Home HouseplantsCare & How To Growing the Beach Spider Lily as a Houseplant

Growing the Beach Spider Lily as a Houseplant

by a Friendly Gardener
White beach spider lily

Last Updated on January 8, 2023 by a Friendly Gardener

If you are not familiar with the Beach Spider Lily, it’s certainly worth getting to know this fascinating bulb plant. The Beach Spider Lily, as the name implies, likes an aquatic environment. Tropical and subtropical natives, they love the water, the sun, and a bit of sand. It is an easy-to-care-for perennial herb plant that features some of the most unique blooms in the plant world.

A native of Central America, Mexico, Colombia, Venezuela, and parts of Brazil and Peru, this plant is appreciated above all for its flowers. The characteristic blooms appear as though they are spiders that crawl across the plant, and they emit a lovely vanilla fragrance. So, if you’re looking for an original decorative plant that scents the air, consider this amazing plant.

Beach spider lily

Botanically known as the Hymenocallis littoralis, it is a member of the Amaryllidaceae family known for members producing spectacular flowers. It requires a generously sized container of at least a half-gallon when young. As it grows it will communicate that it needs a new pot by breaking through the old one. Ample water and sunlight, along with a particular blend of soil are needed. When the environmental conditions are correct, your Beach Spider Lily can grow to approximately 2 to 3 feet in length. Once it blooms, it may extend another foot.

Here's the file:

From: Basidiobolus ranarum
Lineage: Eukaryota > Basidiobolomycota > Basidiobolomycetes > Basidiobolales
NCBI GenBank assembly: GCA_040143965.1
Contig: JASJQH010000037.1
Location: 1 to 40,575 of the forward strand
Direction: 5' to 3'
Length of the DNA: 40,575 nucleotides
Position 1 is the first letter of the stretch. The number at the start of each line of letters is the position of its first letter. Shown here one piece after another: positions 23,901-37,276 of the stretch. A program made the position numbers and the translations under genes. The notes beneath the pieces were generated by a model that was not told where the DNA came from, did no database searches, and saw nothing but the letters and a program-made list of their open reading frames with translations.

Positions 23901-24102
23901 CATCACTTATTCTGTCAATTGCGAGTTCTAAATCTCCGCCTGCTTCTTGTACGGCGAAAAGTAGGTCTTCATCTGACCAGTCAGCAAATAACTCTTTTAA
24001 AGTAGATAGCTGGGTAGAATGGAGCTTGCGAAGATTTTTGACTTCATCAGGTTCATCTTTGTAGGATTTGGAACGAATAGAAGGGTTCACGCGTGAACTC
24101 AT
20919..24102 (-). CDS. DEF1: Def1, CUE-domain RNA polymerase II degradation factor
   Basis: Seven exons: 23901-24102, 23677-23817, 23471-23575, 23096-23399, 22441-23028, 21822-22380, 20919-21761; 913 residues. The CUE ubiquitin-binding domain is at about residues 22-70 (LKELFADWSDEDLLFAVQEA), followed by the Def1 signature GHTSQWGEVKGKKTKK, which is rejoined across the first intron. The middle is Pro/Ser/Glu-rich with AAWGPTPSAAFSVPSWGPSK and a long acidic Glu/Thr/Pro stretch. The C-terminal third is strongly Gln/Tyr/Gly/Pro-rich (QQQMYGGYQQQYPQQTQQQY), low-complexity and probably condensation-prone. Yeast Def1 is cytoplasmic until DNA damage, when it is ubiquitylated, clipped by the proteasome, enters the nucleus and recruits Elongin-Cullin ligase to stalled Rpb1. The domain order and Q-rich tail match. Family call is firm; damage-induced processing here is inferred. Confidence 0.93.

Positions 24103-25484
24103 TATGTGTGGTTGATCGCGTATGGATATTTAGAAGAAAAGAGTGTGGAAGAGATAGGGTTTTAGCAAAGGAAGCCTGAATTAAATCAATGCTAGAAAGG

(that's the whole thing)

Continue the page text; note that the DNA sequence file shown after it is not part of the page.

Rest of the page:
Individual bulbs will grow multiple stems featuring strap-like foliage. Leaves can arc as much as 2 feet as well. Towards mid-summer, white blossoms will appear containing 5-to-7-inch tube-shaped capsules. These capsules then open into beautiful white flowers. As many as eight flowers can bloom on a single stalk. Flower edges produce cascading slim tepals contributing to the spider appearance.

Beach Spider Lilies require a rest period annually. Once blooms are spent and have fallen toward the end of August or early September, reduce water, light, and interrupt feeding for a minimum of three weeks to allow your plant to rest.


Beach Spider Lilies Plant Care



Beach spider lily growing outside

Appreciative of loamy soil, a basic potting soil can be used, but it needs to be mixed at a 1 to 1 ratio with pumice or bark. You can also opt for 3 parts potting soil to one part sand. It needs to be organically rich and well-draining. Soil pH should be acidic to neutral and measure between 5 and 7.5 for the plant to remain healthy. Container size is important, even for young specimens, so begin with at least a half-gallon-sized pot. The beach Spider Lily does not tolerate salt in the soil well.



The Beach Spider Lily enjoys full sun. It can thrive in partial shade as long as it has the possibility to access sufficient light for its growth. This means getting several hours daily of filtered bright light when cultivated indoors. Indoor plants can be moved to an outside spot during the summer.



Beach spider lilies

This plant thrives in an aquatic environment so it will need relatively wet conditions year-round. Be generous when watering during the plant’s growing season.